Listening for Change: Participatory Evaluations of DDR and Arms Reduction in Mali, Cambodia and Albania
Development planners regularly use participatory approaches in the design, implementation and evaluation of their projects. Disarmament specialists, however, have tended to underestimate the potential importance of participatory monitoring and evaluation (PM&E) to disarmament, demobilisation and reintegration (DDR) and arms reduction. This report from the United Nation Institute for Disarmament Research (UNIDIR) summarises the findings of a UNIDIR research project on PM&E and DDR and arms reduction. Carried out in Mali, Cambodia and Albania, the project generated a number of findings, with far-reaching implications for those supporting DDR and arms reduction.
DDR and arms reduction - in particular ‘weapons in exchange for development’ programmes - can have positive effects in fostering peace and increasing perceptions of security. Approaches to designing and evaluating DDR and arms reduction schemes are, however, frequently top-down and formulaic. Ensuring the participation of primary stakeholders is a vital and cost-effective strategy for increasing DDR and arms reduction schemes’ chances of success. PM&E is a viable tool for assessing DDR and arms reduction schemes, but should be balanced against other approaches to measuring interventions’ effectiveness.
The UNIDIR project raised a number of important issues for donors, policy-makers and practitioners considering DDR and arms reduction activities:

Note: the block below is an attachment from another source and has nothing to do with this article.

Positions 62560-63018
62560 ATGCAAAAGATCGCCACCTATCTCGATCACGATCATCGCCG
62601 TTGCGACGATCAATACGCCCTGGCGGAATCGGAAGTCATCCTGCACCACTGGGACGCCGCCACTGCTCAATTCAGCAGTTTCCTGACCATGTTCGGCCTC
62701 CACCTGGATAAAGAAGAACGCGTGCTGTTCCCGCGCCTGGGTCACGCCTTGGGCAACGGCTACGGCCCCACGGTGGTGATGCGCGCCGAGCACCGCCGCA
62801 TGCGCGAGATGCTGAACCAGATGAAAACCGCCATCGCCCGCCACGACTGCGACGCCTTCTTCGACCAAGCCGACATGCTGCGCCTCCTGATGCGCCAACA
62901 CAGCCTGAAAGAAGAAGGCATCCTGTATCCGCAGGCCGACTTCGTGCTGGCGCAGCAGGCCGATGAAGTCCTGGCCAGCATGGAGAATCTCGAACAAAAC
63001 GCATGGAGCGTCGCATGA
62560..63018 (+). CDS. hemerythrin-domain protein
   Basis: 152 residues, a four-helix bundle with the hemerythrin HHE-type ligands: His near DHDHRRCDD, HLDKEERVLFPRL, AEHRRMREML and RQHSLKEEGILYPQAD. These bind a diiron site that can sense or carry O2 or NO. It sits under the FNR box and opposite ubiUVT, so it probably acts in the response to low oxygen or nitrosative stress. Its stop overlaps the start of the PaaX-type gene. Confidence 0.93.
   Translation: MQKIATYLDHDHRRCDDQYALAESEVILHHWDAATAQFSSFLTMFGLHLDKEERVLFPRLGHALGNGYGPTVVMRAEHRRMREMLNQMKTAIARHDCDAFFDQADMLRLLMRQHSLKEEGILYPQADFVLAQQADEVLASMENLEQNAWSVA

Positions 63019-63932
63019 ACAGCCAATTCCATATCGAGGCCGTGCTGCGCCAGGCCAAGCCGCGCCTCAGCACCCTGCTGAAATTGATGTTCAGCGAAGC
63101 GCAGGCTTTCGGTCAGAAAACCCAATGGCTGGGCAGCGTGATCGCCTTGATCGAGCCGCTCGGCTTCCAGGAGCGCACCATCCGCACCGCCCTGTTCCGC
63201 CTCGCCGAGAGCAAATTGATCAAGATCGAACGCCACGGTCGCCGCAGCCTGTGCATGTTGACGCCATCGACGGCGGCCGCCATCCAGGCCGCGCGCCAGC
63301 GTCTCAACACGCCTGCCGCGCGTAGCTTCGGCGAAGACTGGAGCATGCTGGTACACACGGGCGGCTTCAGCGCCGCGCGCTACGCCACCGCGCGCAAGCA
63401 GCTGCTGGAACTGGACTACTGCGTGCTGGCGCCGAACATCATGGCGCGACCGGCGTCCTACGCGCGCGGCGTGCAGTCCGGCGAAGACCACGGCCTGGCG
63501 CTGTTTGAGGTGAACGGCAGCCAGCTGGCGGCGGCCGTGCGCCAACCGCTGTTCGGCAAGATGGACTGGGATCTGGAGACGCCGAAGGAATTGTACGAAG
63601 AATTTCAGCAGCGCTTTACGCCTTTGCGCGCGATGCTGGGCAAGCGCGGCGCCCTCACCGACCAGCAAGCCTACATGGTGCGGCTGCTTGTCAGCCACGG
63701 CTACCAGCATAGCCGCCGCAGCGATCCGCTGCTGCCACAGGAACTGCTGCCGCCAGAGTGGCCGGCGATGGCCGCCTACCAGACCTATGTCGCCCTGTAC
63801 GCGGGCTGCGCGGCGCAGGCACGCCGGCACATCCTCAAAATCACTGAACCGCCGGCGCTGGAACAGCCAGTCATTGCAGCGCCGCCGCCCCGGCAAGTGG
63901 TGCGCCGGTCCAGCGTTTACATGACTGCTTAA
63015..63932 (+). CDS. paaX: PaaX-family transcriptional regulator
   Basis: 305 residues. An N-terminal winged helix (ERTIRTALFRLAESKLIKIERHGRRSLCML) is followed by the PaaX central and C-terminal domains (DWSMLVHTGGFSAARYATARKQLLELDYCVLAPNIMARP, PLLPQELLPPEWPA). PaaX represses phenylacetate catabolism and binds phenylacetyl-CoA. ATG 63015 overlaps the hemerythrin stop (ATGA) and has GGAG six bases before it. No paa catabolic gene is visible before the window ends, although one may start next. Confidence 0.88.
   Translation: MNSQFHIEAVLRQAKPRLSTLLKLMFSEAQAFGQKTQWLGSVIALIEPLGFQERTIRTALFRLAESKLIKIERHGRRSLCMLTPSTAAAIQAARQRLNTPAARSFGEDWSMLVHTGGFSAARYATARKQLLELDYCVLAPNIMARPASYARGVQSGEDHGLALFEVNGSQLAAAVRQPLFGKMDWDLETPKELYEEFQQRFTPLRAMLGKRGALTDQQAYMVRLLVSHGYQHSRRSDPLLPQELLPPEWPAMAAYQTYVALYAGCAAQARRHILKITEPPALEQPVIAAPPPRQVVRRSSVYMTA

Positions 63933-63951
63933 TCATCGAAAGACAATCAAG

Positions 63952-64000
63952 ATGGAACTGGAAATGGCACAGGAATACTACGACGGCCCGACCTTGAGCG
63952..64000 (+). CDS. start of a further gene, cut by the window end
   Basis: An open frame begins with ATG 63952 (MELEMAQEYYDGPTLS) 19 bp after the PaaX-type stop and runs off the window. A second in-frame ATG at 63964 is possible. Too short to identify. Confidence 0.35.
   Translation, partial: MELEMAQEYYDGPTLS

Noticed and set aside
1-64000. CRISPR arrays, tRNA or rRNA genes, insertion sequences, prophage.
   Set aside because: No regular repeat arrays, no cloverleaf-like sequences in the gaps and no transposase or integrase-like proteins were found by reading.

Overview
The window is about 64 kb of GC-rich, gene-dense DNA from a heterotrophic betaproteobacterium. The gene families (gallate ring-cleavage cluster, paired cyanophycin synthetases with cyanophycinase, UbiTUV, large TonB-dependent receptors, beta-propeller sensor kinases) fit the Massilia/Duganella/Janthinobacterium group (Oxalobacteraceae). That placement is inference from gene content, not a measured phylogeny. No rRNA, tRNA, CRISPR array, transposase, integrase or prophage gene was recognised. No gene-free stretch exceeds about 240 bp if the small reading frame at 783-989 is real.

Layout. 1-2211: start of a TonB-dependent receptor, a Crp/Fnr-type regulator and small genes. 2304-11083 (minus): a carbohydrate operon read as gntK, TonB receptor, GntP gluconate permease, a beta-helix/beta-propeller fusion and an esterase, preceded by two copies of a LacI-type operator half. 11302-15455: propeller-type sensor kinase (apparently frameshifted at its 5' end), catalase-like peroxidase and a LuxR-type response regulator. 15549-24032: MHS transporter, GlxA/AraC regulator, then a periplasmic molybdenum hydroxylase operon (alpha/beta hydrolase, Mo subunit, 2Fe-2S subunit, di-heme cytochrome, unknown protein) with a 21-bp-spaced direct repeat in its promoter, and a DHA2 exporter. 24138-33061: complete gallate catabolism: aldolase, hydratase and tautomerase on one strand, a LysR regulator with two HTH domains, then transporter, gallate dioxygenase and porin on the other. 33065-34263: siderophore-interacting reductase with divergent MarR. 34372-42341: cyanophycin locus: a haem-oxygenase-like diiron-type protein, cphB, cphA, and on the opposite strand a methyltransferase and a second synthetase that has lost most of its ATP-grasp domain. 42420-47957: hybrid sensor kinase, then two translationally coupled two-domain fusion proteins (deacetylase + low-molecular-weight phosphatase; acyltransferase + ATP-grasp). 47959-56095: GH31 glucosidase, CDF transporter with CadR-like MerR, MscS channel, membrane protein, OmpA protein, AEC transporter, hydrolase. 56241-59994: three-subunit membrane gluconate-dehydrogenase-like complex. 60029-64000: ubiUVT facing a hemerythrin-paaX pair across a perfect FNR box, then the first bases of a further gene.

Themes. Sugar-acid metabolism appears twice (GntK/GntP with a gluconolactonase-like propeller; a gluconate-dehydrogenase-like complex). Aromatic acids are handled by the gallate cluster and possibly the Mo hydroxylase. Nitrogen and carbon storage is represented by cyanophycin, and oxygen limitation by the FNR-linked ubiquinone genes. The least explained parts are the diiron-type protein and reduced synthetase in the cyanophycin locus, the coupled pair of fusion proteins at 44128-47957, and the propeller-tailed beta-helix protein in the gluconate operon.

- Indicators – DDR and arms reduction schemes often adopt standardised and foreign-defined indicators to measure the success of interventions. The UNIDIR project identified locally-defined indicators focusing on the impact of a programme.
- Incentives – the UNIDIR project focused on which incentives were seen to be effective in specific areas. In Mali, for example, respondents identified geographic, seasonal and demographic factors affecting the type of incentives likely to be effective.
- Agency – recognising and supporting the agency of primary stakeholders is crucial. Local and national leaders, religious and customary institutions, women’s groups and individuals are all vital to the success of DDR and arms reduction.
- Learning by doing – balancing the interests of primary stakeholders with those of donors and project implementers is difficult. PM&E faces constraints in regard to DDR and arms reduction. It requires flexibility and may not be appropriate in some cases.
The UNIDIR project generated a number of lessons:
- Donors, policy-makers and project implementers should acknowledge and harness the agency of primary stakeholders when designing DDR and arms reduction initiatives.
- Donors, policy-makers, project implementers and primary stakeholders must establish PM&E systems early on in DDR and arms reduction in order to increase programme effectiveness.
- PM&E systems can raise new and fundamentally important perspectives, expand and redirect priorities and interventions and allow for opportunistic and dynamic responses.
- PM&E systems for DDR and arms reduction should aim to develop simple, measurable and locally appropriate indicators to measure progress.
- DDR and arms reduction initiatives should ensure that carefully designed public awareness and sensitisation campaigns reflect local understandings and priorities.
- DDR and arms reduction efforts should prioritise the destruction of small arms and light weapons and encourage an approach that advocates reductions in armed violence.
Author: Robert Muggah
Source: Muggah,R., 2006, 'Listening for Change: Participatory Evaluations of DDR and Arms Reduction in Mali, Cambodia and Albania', United Nations Institute for Disarmament Research, UNIDIR/2005/23, Geneva, Switzerland
Size: 50 pages